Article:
I know, to some who read this, it may seem as if I’m putting Cole’s actions on February 20th onto some sort of a pedestal… as if Cole’s Cavalry, alone, was tasked with making the incursion into Mosby Country to clean out the Rangers, and, if possible, bag the Gray Ghost, himself. That, of course, was not the case. Cole’s Cavalry was not the tip of the spear in this endeavor. His command was but one unit tasked with the effort, in February, 1864. That said, however, the day is still worth marking.
Cole and Mosby had been going at it since the last half of 1863. As early as August 23, Cole’s Cavalry was part of the opening of “the hunt”… when the hunter became the hunted (and, to be perfectly honest, became the hunter again… and the cycle went round and round). C. Armour Newcomer remembered:
The main body of the Confederates had now gone out of the Valley; Mosby’s, White’s and Harry Gilmor’s commands of Confederates still remained, and were continuously making raids on the Union lines, firing upon pickets and occasionally holding up a train on the Baltimore and Ohio Railroad. Snickersville, Upperville and Rector’s Cross Roads were considered Mosby’s stamping grounds; many of his men lived in this particular locality. Major Cole concluded to visit this section, knowing that every man, woman and child’s sympathy was with the enemy.
For Cole’s Cavalry… as the cavalry arm of the Potomac Home Brigade… there’s that cliche… “the best defense is a good offense”. It was, after all, the mission of the Potomac Home Brigade to protect Maryland’s loyal citizens and their properties… not to mention the two significant transportation features in the area… the B&O Railroad and the C&O Canal. For the most part, this task would keep the units of the Home Brigade in the general vicinity in which they had recruited, but… there would be times where strikes into the Shenandoah Valley, the Potomac Highlands, and even along the east side of the Blue Ridge, were in the best interest of maintaining that safety of the “home area.” It certainly makes sense, therefore, that probing into Mosby’s Confederacy was part of that effective defense.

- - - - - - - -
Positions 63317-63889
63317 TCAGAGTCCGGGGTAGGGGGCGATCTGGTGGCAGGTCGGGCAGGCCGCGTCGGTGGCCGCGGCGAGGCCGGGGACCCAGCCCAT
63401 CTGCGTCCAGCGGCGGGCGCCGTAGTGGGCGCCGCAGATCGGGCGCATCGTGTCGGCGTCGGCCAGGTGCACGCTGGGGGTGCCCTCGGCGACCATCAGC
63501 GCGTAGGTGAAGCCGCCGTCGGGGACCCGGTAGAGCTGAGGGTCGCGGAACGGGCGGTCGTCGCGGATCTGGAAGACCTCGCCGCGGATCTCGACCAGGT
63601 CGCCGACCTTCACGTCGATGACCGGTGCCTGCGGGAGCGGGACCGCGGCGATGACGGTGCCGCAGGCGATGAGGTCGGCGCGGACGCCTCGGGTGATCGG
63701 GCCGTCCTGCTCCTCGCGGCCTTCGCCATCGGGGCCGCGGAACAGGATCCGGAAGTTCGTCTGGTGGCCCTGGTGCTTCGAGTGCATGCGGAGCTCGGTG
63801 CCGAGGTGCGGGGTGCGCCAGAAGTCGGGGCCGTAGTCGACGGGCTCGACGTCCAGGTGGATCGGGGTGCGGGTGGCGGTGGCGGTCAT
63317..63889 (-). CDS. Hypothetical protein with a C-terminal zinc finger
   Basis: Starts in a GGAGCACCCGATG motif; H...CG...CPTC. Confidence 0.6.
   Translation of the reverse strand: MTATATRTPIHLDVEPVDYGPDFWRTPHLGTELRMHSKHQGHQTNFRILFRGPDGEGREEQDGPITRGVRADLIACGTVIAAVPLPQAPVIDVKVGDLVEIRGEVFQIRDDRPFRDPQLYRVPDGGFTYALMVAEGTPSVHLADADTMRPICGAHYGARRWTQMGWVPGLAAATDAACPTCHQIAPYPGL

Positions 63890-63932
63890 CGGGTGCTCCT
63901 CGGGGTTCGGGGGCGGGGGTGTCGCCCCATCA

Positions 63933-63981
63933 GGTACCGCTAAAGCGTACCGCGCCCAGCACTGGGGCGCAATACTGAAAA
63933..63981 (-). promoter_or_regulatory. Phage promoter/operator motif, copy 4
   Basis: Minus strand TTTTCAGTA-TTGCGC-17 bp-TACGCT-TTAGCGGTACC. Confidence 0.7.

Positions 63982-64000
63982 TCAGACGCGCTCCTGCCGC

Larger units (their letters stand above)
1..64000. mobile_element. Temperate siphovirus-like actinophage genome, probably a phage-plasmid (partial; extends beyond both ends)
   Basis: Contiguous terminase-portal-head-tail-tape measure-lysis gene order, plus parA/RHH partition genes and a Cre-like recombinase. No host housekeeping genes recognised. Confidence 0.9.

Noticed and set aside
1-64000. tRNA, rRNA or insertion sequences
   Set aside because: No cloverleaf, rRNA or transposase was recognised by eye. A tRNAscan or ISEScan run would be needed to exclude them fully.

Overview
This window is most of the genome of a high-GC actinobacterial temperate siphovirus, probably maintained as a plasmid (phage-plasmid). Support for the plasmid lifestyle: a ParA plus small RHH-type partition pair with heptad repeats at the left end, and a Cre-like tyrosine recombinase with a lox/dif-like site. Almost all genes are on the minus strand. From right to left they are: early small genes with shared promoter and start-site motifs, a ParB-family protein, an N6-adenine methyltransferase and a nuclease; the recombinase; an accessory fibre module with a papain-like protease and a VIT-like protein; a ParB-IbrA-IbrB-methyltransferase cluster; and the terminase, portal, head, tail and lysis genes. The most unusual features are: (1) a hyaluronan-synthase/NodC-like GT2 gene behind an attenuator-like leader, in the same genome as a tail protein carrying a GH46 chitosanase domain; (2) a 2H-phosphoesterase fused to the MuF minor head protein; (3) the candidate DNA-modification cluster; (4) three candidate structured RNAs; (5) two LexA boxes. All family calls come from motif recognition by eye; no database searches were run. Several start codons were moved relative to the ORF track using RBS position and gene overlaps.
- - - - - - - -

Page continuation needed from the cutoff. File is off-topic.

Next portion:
But… this notion of something between the Ranger’s and Cole’s Cavalry… was this larger than what it appears to be? Was this a short-term rivalry? Should one look to the “battlefield” victories of the Cole vs. Mosby encounters, or should the daring of each be considered? I think it comes in a package deal… a little bit of all that was involved. I think, when we consider the bold strokes made by some of the men from both commands… sure, there was something of a degree of bragging rights involved. Yet, Cole’s incursions into Mosby Country, and encounters with Mosby, were not always… original. Others, like the 2nd Massachusetts Cavalry, had done it before, and frankly, the 2nd Mass. (and others) might be considered even more involved in the “Federal cavalry vs. Mosby feud”. Still, with Cole… considering Loudoun Heights… was he the first to really “best” Mosby? I think, because of that fight, the whole Cole vs. Mosby thing became more of a rivalry of honor… almost as if it was a badge of honor, donned by members of Cole’s Cavalry.
If we consider personal connections to this sort of thing… yes, you can even call it personal “heritage”… I think this “badge” isn’t something to be forgotten. While earned by those who lived the rivalry, those who are descended from those who earned it should still feel something important, not in themselves, but just for the connection to those who did what they did.
In reflecting on my Cole’s Cavalry kin in the war, during the Sesquicentennial, I’m sorry to see the rivalry, no matter how short-lived, come to an end. It’s not just a matter of “my ancestor fought against Mosby” (I had another kinsman… a cousin… in the 3rd Pennsylvania Cavalry who scrapped with the Rangers as well, was wounded near Warrenton, and feigned death to prevent capture, in November, 1863), but more about the fact that my kin in Cole’s command were Southerners… Maryland- and Virginia-born… that they got to tangle with the Gray Ghost… and that their command stacked-up measurably well against Mosby.